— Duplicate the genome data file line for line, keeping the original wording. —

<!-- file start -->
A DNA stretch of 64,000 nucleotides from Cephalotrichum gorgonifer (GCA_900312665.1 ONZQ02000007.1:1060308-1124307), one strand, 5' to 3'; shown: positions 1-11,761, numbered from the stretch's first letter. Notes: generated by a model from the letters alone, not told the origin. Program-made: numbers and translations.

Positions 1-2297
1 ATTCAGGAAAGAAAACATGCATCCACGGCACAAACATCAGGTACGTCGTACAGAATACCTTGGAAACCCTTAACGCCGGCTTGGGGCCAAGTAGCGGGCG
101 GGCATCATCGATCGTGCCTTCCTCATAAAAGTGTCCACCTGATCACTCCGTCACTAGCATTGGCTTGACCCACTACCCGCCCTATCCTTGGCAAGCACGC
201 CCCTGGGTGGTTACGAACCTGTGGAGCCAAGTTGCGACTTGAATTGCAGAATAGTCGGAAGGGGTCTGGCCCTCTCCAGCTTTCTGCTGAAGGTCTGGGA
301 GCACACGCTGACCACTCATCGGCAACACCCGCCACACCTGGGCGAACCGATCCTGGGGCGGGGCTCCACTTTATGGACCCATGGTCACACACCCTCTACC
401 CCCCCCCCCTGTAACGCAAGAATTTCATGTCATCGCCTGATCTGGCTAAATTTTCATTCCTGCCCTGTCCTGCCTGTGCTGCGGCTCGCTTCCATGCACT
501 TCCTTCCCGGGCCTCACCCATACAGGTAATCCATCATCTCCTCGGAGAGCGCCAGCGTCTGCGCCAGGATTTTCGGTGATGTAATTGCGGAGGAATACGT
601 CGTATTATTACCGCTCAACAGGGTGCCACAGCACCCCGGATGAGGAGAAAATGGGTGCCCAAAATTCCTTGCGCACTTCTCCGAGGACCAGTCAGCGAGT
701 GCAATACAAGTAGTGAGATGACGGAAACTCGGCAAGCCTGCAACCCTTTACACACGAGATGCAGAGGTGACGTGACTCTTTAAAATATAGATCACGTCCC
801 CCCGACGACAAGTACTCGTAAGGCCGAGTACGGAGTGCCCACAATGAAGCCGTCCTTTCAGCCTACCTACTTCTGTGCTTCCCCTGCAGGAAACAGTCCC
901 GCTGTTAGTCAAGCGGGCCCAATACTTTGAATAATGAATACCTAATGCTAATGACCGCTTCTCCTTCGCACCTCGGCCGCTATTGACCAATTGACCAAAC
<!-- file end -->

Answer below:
A DNA stretch of 64,000 nucleotides from Cephalotrichum gorgonifer (GCA_900312665.1 ONZQ02000007.1:1060308-1124307), one strand, 5' to 3'; shown: positions 1-11,761, numbered from the stretch's first letter. Notes: generated by a model from the letters alone, not told the origin. Program-made: numbers and translations.

Positions 1-2297
1 ATTCAGGAAAGAAAACATGCATCCACGGCACAAACATCAGGTACGTCGTACAGAATACCTTGGAAACCCTTAACGCCGGCTTGGGGCCAAGTAGCGGGCG
101 GGCATCATCGATCGTGCCTTCCTCATAAAAGTGTCCACCTGATCACTCCGTCACTAGCATTGGCTTGACCCACTACCCGCCCTATCCTTGGCAAGCACGC
201 CCCTGGGTGGTTACGAACCTGTGGAGCCAAGTTGCGACTTGAATTGCAGAATAGTCGGAAGGGGTCTGGCCCTCTCCAGCTTTCTGCTGAAGGTCTGGGA
301 GCACACGCTGACCACTCATCGGCAACACCCGCCACACCTGGGCGAACCGATCCTGGGGCGGGGCTCCACTTTATGGACCCATGGTCACACACCCTCTACC
401 CCCCCCCCCTGTAACGCAAGAATTTCATGTCATCGCCTGATCTGGCTAAATTTTCATTCCTGCCCTGTCCTGCCTGTGCTGCGGCTCGCTTCCATGCACT
501 TCCTTCCCGGGCCTCACCCATACAGGTAATCCATCATCTCCTCGGAGAGCGCCAGCGTCTGCGCCAGGATTTTCGGTGATGTAATTGCGGAGGAATACGT
601 CGTATTATTACCGCTCAACAGGGTGCCACAGCACCCCGGATGAGGAGAAAATGGGTGCCCAAAATTCCTTGCGCACTTCTCCGAGGACCAGTCAGCGAGT
701 GCAATACAAGTAGTGAGATGACGGAAACTCGGCAAGCCTGCAACCCTTTACACACGAGATGCAGAGGTGACGTGACTCTTTAAAATATAGATCACGTCCC
801 CCCGACGACAAGTACTCGTAAGGCCGAGTACGGAGTGCCCACAATGAAGCCGTCCTTTCAGCCTACCTACTTCTGTGCTTCCCCTGCAGGAAACAGTCCC
901 GCTGTTAGTCAAGCGGGCCCAATACTTTGAATAATGAATACCTAATGCTAATGACCGCTTCTCCTTCGCACCTCGGCCGCTATTGACCAATTGACCAAAC